Last. Areces-Gonzalez A (University of Electronic Science and Technology of China)
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Over the past 25 years, neuroimaging has become a ubiquitous tool in basic research and clinical studies of the human brain. However, there are no reference standards against which to anchor measures of individual differences in brain morphology, in contrast to growth charts for traits such as height and weight. Here, we built an interactive online resource (www.brainchart.io) to quantify individual differences in brain structure from any current or future magnetic resonance imaging (MRI) study,...
1 CitationsSource
#1Anders M. Fjell (Oslo University Hospital)H-Index: 76
#2Håkon Grydeland (University of Oslo)H-Index: 28
Last. Asta Håberg (NTNU: Norwegian University of Science and Technology)H-Index: 43
view all 24 authors...
#1Tyler Bell (UCSD: University of California, San Diego)H-Index: 9
Last. William S. KremenH-Index: 70
view all 5 authors...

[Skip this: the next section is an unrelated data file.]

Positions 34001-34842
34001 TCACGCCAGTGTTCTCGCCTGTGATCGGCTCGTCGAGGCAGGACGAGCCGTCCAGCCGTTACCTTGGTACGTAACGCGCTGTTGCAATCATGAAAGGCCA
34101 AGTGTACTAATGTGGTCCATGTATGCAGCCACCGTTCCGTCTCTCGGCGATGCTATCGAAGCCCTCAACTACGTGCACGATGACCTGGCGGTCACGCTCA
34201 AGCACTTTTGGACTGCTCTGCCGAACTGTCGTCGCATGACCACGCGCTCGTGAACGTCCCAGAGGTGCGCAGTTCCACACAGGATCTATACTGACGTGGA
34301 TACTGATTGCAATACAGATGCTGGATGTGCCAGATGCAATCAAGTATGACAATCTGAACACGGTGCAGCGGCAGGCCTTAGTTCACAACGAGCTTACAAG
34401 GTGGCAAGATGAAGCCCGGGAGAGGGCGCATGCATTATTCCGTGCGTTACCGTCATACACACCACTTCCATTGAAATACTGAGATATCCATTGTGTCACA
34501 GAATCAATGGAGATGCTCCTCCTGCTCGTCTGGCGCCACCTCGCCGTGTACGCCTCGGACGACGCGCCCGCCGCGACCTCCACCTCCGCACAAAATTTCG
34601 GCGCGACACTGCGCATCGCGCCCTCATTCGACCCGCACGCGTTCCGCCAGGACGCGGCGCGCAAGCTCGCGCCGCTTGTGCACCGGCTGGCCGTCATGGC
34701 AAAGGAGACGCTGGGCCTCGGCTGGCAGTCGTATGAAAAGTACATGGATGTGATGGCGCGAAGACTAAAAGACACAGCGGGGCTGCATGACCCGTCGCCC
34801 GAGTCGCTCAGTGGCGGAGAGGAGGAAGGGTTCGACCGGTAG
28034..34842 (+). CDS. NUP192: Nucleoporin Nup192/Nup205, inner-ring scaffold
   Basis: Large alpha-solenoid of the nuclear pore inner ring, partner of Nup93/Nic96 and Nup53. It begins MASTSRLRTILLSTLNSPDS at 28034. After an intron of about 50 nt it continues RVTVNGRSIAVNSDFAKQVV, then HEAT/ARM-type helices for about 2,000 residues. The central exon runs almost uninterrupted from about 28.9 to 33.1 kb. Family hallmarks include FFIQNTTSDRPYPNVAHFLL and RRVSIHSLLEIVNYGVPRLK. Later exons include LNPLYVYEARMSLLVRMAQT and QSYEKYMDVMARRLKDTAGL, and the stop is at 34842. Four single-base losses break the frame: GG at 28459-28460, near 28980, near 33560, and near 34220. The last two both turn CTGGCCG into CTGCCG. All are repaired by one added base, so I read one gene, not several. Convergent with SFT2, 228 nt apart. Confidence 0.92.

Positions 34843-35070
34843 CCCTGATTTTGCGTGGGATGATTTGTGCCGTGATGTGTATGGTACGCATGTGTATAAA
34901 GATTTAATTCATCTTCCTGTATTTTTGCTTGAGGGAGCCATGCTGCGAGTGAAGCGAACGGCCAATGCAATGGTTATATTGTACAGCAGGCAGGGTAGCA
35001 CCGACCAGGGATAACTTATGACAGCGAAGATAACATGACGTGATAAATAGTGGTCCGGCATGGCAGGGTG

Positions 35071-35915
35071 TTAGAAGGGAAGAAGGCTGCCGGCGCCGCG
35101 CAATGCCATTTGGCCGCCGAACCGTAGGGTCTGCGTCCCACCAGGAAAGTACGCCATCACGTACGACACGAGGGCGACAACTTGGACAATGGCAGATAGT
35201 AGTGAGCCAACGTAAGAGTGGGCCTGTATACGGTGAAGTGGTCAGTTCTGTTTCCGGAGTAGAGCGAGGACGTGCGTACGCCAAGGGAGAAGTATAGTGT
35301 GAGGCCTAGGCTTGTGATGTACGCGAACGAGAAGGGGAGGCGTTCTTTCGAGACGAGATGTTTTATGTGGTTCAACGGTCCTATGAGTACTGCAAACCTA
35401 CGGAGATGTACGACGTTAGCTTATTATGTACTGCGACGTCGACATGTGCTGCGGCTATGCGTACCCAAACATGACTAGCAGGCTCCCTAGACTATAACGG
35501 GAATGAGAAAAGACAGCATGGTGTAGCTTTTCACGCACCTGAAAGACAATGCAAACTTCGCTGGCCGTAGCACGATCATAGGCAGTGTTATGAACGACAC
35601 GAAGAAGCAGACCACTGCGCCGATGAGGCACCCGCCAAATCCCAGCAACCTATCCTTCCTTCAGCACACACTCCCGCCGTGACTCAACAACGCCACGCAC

#1Mark Sanderson-Cimino (UCSD: University of California, San Diego)H-Index: 6
#2Matthew S. Panizzon (UCSD: University of California, San Diego)H-Index: 35
Last. William S. Kremen (UCSD: University of California, San Diego)H-Index: 70
view all 18 authors...
Objective: Abnormal white matter (AWM) on magnetic resonance imaging is associated with cognitive performance in older adults. We explored cognitive associations with AWM during late-midlife. Method: Participants were community-dwelling men (n = 242; M = 61.90 years; range = 56-66). Linear-mixed effects regression models examined associations of total, periventricular, and deep AWM with cognitive performance, controlling for multiple comparisons. Models considering specific cognitive domains con...